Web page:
Travis Dustin
Hollis, NH
Travis Dustin   Hollis, NH
Tough approach! IMO parking at the little pull off almost directly across the road from the slabs and crossing the river to the "trail" and rockslide is the best way to go. May 19, 2013
Travis Dustin
Hollis, NH
Travis Dustin   Hollis, NH
Does anyone know the route directly right of this climb? May 19, 2013
bradley white
bradley white   Bend
Hi Travis I believe the climb was 'A Bit Short'. Jun 24, 2013
Keswick Cumbria.UK
USBRIT Ross   Keswick Cumbria.UK
Did a route somewhere up the center of these slabs in the late 70's. What I remember not many belays if any.At the time felt not worth recording as much better crags were still unclimbed Oct 19, 2013
Portland, ME
beach   Portland, ME
Hiked up to this climb yesterday and there was a waterfall coming down the first couple pitches. However, here is some approach beta: Park in front of the pond/marsh and walk down the road towards the slabs until you reach mile marker 45.6 (small green sign). Walk two tenths of a mile (two small white mile markers) further then cut down and cross the saco then hike straight uphill until you start seeing cairns that will lead you to the base of the talus.
[Admin. NOTE: The small white markers are not 0.1Mi apart, more like about 0.03 or 0.04, but it's presumed that TWO is the correct number!] May 16, 2015
halifax, MA
drewdogg2112   halifax, MA
So me and my buddy Steve just climbed this yesterday and turned it into an all day epic.
Not sure if anyone has ever done this before or if this is an FA but we finished the "Lost in the sun" pitches and decided to keep climbing till we topped out on Mt Webster (see: forgot to bring 2 60 meter ropes so were unable to repel there for had to continue climbing up).
17 pitches total including the Lost in the Sun pitches and some simul-climbing

It was tons of really shift bushwhacking through terrible scrub interspersed with some gross, choosy, super dirty 5.5-5.8 trad/ alpine climbing.
mostly not too tough but 1 definite sketch, dirty as fuck 5.8 pitch with hard protection and a long runout.
We climbed the last 2 pitches in the dark with no headlamp (I had a headlamp in the gear bag but we just never took it out)
Pitch 13 and 14 were gross choss fest so find good belay cover because you will get rained on with shit, pitch 16 is the most god awful bushwhack you can possibly imagine esp if you are carrying the gear bag (Im naming pitch 16 "Scrub-a-dub-dub pitch), and pitch 17 is another shitty chossy/ mossy fest that could prob be simul-climbed but in the dark with no torch we just set up belay and climbed.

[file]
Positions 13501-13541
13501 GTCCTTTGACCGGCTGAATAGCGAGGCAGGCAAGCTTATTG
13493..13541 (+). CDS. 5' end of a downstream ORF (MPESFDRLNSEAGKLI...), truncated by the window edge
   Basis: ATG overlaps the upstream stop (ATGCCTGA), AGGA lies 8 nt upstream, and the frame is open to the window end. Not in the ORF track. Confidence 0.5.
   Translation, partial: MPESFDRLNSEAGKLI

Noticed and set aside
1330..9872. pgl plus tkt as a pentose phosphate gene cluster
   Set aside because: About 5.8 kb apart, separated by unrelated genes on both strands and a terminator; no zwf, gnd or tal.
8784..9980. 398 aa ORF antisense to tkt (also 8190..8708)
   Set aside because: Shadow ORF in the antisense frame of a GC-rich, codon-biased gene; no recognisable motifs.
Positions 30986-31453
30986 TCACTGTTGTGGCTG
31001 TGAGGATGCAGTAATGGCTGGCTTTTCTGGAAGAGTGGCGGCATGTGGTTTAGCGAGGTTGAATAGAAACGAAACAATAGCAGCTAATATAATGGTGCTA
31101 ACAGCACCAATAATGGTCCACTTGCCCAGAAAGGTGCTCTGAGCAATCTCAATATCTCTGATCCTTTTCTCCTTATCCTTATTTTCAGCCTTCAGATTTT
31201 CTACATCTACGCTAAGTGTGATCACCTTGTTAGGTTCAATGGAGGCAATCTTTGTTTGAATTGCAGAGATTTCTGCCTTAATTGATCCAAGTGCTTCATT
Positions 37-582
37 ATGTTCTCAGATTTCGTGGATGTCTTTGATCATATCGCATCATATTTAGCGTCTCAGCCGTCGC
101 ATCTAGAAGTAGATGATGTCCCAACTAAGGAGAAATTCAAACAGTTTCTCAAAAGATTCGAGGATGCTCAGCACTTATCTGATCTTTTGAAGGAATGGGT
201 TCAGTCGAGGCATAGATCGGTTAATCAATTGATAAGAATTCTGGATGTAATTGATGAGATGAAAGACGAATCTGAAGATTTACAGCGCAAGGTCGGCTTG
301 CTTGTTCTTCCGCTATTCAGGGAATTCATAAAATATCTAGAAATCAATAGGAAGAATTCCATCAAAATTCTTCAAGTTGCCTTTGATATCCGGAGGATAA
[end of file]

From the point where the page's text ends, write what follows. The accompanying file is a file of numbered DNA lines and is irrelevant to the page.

started Lost in the Sun at about 10am. Topped out Lost in the Sun's ;sat pitch at around 3 or 3:30pm. topped out on the Webster Cliff Trail at 8:30pm to a beautiful moon rising over the summit of Willie.
2.5 mile hike out the webster cliff trail and then another 2 mile road walk back to the car.

We are naming this top to bottom ascent starting at the base of Lost in the Sun "All in a days Work"

I dont recommend it cuz its a shit fest... but if your interested in an adventure and a lot of shitty bushwhacking give it a go. Sep 5, 2016
Climbed this on June 11, 2018.

The parking beta posted by "beach" is good, but I'll add to it by saying you should cross just before the second white marker at a drainage pipe coming out of the road into the Saco river, then just head straight into the mountain. The hiking is easy and you'll hit the real trail pretty quick. My buddy and I crossed past the pipe and it made for a long, unnecessary bushwhacking experience.

The rock-bed further up the trail close to the start of the climb is super unstable, watch your step. Might be caused by temporary erosion...not sure.

To locate the route, stand in the Willey House parking lot, look at the mountain to find 3 exposed rock faces. "Lost in the Sun" is the third, most right face. It also sorta looks like an elephant head raising it's trunk up. The route runs straight up and across the "elephants eye".

If you haven't figured it out, it's called "Lost in the Sun" because it's on a west facing slope and completely exposed to the sky - tons of sun exposure from ~11am until sunset. We were so focused on our equipment and safety we didn't put 2 and 2 together so we roasted in the sun 11am-4pm paha. If I were to climb it again I'd want to start at sunrise, descend close to noon.

Alternate name for this route could be "Lost in the Flies". Wear pants, bring something long sleeved to belay in or DEET up. Jun 12, 2018